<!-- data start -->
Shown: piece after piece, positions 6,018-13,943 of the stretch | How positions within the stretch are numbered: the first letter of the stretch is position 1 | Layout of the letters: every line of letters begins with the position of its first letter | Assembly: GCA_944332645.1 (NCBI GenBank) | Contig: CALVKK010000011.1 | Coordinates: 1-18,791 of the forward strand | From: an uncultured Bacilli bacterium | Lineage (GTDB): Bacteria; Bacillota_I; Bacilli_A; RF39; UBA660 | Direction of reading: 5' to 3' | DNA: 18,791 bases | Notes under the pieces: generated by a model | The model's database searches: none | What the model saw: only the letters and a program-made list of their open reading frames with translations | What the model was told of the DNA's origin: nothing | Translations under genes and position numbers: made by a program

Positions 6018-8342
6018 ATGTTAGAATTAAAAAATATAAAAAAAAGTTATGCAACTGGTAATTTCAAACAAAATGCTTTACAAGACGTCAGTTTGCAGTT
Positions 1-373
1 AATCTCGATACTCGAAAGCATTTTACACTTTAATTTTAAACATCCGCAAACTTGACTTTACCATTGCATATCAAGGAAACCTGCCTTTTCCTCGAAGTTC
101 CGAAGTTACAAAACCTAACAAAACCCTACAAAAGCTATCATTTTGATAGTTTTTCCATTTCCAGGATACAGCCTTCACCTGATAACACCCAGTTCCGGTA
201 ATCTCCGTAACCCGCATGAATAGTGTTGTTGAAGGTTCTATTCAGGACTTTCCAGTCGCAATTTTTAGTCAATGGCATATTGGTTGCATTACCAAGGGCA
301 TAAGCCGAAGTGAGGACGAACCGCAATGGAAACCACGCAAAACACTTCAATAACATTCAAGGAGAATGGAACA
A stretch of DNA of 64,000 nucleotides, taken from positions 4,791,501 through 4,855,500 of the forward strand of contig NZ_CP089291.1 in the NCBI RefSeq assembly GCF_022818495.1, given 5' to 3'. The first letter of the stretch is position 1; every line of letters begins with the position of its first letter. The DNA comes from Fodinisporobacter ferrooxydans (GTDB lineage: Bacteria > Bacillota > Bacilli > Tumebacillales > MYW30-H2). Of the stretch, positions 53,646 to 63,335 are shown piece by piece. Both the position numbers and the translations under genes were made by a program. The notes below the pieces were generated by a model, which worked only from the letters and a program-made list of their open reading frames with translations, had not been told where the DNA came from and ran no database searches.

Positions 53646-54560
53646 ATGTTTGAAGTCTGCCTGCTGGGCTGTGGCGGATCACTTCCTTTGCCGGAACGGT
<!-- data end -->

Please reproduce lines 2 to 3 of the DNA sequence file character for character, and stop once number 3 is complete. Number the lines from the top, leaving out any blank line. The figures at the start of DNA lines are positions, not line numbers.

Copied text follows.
Positions 6018-8342
6018 ATGTTAGAATTAAAAAATATAAAAAAAAGTTATGCAACTGGTAATTTCAAACAAAATGCTTTACAAGACGTCAGTTTGCAGTT